Should you wait till your tooth hurts?
Most people are amazed to learn that cavities start as microscopic pits. They result from an acidic imbalance in the normal chemistry around the enamel layer of a tooth. When the tooth is attacked by acid (usually produced by germs that live in the mouth) the surface layer dissolves. Gradually the tiny pit grows larger and larger until it finally reaches the soft inner part of the tooth called dentin.
This dissolving process can take many years, or sometimes may seem to happen almost overnight. Some times very small cavities are very sensitive, and some very large cavities are not at all. In either case, when the germs causing the cavity reach the far inside of the tooth (commonly called the 'nerve' or 'pulp'), then an infection sets in which can spread to the jaw, or the face, or sometimes the lungs or the brain. (I spoke to some one last week who had part of her lung surgically removed because of bacterial infection that spread from her mouth.)
So, strangely, small cavities or large cavities sometimes hurt and sometimes don't hurt at all. Sometimes patients come in with a large infection that has caused a remarkably big hole in their jaw bone that shows on their digital x ray, and the patient is not even aware that the infection or the hole is there. We look at the digital x ray together and they usually say "I don't even feel it". Usually though, an infection in the nerve is painful and obvious.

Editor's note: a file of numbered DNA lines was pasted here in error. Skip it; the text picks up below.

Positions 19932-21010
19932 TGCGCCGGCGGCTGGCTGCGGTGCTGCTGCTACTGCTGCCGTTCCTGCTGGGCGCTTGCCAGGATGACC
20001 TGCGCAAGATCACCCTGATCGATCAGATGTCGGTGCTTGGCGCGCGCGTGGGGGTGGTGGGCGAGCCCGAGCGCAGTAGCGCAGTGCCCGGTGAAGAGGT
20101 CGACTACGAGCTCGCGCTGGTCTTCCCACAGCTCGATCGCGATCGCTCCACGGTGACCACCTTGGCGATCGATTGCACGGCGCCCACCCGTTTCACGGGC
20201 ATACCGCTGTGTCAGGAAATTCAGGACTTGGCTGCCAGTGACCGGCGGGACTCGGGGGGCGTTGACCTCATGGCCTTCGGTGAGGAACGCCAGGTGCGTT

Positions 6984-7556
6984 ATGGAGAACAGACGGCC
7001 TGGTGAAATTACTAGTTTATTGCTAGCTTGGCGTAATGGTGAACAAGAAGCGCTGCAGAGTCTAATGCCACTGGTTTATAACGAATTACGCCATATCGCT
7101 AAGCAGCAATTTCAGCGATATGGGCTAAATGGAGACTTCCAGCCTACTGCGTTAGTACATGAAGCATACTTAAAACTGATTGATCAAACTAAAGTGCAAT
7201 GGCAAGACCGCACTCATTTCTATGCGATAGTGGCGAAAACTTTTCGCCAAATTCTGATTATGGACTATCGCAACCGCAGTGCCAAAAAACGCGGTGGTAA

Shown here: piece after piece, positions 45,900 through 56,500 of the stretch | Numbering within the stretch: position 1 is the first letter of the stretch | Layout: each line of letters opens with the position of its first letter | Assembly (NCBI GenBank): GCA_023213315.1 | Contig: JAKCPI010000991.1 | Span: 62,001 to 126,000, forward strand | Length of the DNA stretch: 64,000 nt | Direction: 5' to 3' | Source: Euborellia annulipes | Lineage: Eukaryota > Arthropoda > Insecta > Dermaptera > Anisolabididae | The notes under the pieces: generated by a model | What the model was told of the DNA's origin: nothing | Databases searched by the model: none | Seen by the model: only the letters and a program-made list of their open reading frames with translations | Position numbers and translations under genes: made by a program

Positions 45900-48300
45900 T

Most people prefer to fix smaller cavities early before they hurt or spread. Most people that do this keep their teeth longer with fewer problems than people who like to "wait until it hurts". Since silver fillings are not very good for easily treating the smallest cavities, in the old days, before modern dentistry, dentists would wait, or 'watch' cavities while they grew. Nowadays, tooth colored bonded fillings can fix cavities that are so small they are barely visible, so there is no longer a reason to watch them grow larger. When fixed, they're now completely invisible.
For further information on keeping your mouth healthy and pain free, call Dr. Korwin's Red Bank, Middletown NJ Dental office for an appointment at 732-219-8900 or fill in our appointment form.